Synopses & Reviews
Sunday, December 7, 1941, dawned clear and bright over the Pacific.
But for the Dauntless dive-bomber crews of the USS Enterprise returning to their home base on Oahu, it was a morning from hell. Flying directly into the Japanese ambush at Pearl Harbor, they lost a third of their squadron and witnessed the heart of Americas Navy broken and smoldering on the oil-slicked waters below.
The next six months, from Pearl Harbor to the Battle of Midwaya dark time during which the Japanese scored victory after victorythis small band of aviators saw almost constant deployment, intense carrier combat, and fearsome casualties. Many were killed by enemy Zero fighters, antiaircraft fire, or deadly crash landings in the Pacific, while others were captured and spent years in POW camps. Yet the Enterprises Dauntless crews would be the first to strike an offensive blow against Japanese installations in the Marshall Islands, would be the first to sink a Japanese warship, and would shepherd the Doolittle Raiders bombing of Tokyo.
Not until Midway, though, would Dauntless crews get the chance to settle the score. In June 1942, Japan mobilized the best of its Navy to draw out the smaller American carrier fleet for a final showdown designed to destroy the U.S. Navy once and for all. What they didnt anticipate was the gutsy dive-bombing pilots and gunners whose courage and skill would change the course of World War II.
Drawing on dozens of new interviews and oral histories, author Stephen L. Moore brings to life inspiring stories of individual sacrifice and braveryand the sweeping saga of one of Americas greatest triumphs.
"Prize-winning freelance naval historian Toll (Six Frigates) chronicles one of the U.S. Navy's finest performances of WWII in this page-turning narrative of the months following the devastating attacks on Pearl Harbor. Eyewitness accounts and extensive research in American and Japanese print and archival sources combined with Toll's storytelling abilities make this an approachable and compelling read in a genre typically reserved for military historians. More than mere battle plans and fighter plane model numbers, Toll's take on the fight in the Pacific is imbued with a sensitivity to detail and individuals, as evidenced by his moving account of the disembarkation of Admiral Fitch and his crew from the sinking USS Lexington at the Battle of the Coral Sea, which saw ice cream being served as the boat burned and men awaiting rescue swam in the warm waters below. But Toll does not pander to sensationalism: his incisive scholastic efforts also shed light on Japanese motives for entering a war that many in the high command considered unwinnable. Revealing and poignant, Toll's latest deftly navigates the rough waters of the Pacific struggle with flying colors. Illus. and maps." Publishers Weekly Copyright PWxyz, LLC. All rights reserved.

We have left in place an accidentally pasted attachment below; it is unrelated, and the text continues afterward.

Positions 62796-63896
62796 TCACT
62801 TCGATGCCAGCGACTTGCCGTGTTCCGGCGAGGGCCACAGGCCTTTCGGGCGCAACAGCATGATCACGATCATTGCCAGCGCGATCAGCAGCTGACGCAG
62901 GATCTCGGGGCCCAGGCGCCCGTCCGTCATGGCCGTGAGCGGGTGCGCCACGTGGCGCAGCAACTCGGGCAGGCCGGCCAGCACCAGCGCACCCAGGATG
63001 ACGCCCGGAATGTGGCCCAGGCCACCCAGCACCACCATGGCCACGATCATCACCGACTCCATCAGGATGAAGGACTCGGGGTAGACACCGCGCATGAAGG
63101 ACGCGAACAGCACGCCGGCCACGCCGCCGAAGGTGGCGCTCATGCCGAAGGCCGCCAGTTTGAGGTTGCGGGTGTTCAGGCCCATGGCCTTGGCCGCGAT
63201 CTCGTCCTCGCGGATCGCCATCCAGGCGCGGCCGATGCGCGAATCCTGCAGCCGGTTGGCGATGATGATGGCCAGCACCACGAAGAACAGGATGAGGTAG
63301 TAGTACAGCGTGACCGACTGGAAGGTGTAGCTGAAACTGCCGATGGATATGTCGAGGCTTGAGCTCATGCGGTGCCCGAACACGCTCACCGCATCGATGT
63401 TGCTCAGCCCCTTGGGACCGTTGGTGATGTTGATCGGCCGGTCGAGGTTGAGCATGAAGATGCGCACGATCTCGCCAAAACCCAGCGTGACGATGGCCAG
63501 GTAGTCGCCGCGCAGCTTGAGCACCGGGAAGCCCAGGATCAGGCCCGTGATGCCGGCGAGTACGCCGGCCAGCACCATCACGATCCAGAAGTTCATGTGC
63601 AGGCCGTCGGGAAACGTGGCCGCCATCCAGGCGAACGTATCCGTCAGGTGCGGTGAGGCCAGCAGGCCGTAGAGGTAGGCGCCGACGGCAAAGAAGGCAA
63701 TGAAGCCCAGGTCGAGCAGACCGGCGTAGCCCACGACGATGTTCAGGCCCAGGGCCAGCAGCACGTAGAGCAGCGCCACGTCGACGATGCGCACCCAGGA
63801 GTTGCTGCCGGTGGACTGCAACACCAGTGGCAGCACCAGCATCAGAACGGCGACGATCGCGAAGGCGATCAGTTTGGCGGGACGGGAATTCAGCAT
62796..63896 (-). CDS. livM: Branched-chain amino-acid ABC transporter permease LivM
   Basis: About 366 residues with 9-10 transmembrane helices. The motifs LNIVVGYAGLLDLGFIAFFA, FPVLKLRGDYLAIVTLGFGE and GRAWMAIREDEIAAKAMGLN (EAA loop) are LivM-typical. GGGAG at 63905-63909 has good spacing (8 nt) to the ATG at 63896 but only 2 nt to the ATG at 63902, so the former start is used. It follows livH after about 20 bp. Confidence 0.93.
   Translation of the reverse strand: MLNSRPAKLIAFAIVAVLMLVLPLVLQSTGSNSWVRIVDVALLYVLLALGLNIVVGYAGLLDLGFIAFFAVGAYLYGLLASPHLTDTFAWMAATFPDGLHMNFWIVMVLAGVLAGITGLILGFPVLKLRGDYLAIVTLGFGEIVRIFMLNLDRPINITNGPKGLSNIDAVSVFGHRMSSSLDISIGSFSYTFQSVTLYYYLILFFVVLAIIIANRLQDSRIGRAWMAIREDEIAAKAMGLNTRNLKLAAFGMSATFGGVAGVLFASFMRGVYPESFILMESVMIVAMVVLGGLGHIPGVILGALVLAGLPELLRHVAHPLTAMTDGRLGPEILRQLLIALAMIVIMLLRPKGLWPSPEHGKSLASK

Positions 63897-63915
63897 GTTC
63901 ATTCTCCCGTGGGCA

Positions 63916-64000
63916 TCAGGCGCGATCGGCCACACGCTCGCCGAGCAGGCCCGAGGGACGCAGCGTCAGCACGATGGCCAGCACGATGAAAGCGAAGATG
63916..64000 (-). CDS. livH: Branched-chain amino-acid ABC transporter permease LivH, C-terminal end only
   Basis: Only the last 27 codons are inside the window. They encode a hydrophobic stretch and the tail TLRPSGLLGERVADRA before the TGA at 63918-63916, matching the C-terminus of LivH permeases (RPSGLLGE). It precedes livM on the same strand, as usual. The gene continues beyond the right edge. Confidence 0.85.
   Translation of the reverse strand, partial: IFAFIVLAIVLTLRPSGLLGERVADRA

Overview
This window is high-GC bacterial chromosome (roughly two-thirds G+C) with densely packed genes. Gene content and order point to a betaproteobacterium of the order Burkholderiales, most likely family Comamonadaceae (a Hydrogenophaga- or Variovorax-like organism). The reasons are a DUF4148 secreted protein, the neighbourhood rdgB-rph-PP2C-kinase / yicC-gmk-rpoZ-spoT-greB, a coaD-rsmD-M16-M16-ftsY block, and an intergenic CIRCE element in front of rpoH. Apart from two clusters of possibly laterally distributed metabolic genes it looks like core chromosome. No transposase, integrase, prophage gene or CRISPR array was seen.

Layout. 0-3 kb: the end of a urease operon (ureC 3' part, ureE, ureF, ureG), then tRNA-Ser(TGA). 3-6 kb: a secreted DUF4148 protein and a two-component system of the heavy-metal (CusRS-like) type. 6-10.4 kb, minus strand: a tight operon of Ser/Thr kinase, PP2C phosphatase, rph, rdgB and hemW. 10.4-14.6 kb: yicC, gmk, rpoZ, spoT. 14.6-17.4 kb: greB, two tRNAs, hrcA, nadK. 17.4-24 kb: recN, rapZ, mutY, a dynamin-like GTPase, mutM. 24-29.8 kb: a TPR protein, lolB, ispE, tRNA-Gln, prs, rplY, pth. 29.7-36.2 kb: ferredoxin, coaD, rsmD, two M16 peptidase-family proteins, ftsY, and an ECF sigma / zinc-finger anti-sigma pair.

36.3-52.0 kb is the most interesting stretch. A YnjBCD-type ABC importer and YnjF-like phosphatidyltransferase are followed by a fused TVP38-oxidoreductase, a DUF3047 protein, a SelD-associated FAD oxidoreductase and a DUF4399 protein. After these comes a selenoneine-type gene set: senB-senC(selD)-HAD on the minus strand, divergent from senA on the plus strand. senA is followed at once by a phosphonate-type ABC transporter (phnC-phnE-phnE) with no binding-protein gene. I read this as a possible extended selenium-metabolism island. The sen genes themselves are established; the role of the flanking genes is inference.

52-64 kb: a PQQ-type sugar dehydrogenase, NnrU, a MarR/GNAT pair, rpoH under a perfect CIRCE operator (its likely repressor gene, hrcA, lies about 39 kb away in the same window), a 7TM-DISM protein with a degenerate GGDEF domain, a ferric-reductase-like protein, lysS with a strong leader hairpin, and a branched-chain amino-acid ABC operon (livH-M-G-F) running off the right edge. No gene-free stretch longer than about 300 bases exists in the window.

On the first Sunday in December 1941, an armada of Japanese warplanes appeared suddenly over Pearl Harbor, Hawaii, and devastated the U.S. Pacific Fleet. Six months later, in a sea fight north of the tiny atoll of Midway, four Japanese aircraft carriers were sent into the abyss. tells the epic tale of these first searing months of the Pacific war, when the U.S. Navy shook off the worst defeat in American military history and seized the strategic initiative. Ian W. Toll's dramatic narrative encompasses both the high command and the "sailor's-eye" view from the lower deck. Relying predominantly on eyewitness accounts and primary sources, also spotlights recent scholarship that has revised our understanding of the conflict, including the Japanese decision to provoke a war that few in the country's highest circles thought they could win. The result is a page-turning history that does justice to the breadth and depth of a tremendous subject.
The planning, the strategy, the sacrifices and heroics—on both sides—illuminating the greatest naval war in history.
About the Author
Stephen L. Moore, a sixth-generation Texan, graduated from Stephen F. Austin State University in Nacogdoches, Texas, where he studied advertising, marketing, and journalism. He is the author of multiple books on World War II and Texas history, including Taming Texas, a biography of his great-great-great grandfather William T. Sadler, who was one of the first Texas Ranger captains in the 1830s. Steve lives north of Dallas in Lantana, Texas, with his wife, Cindy, and their three children.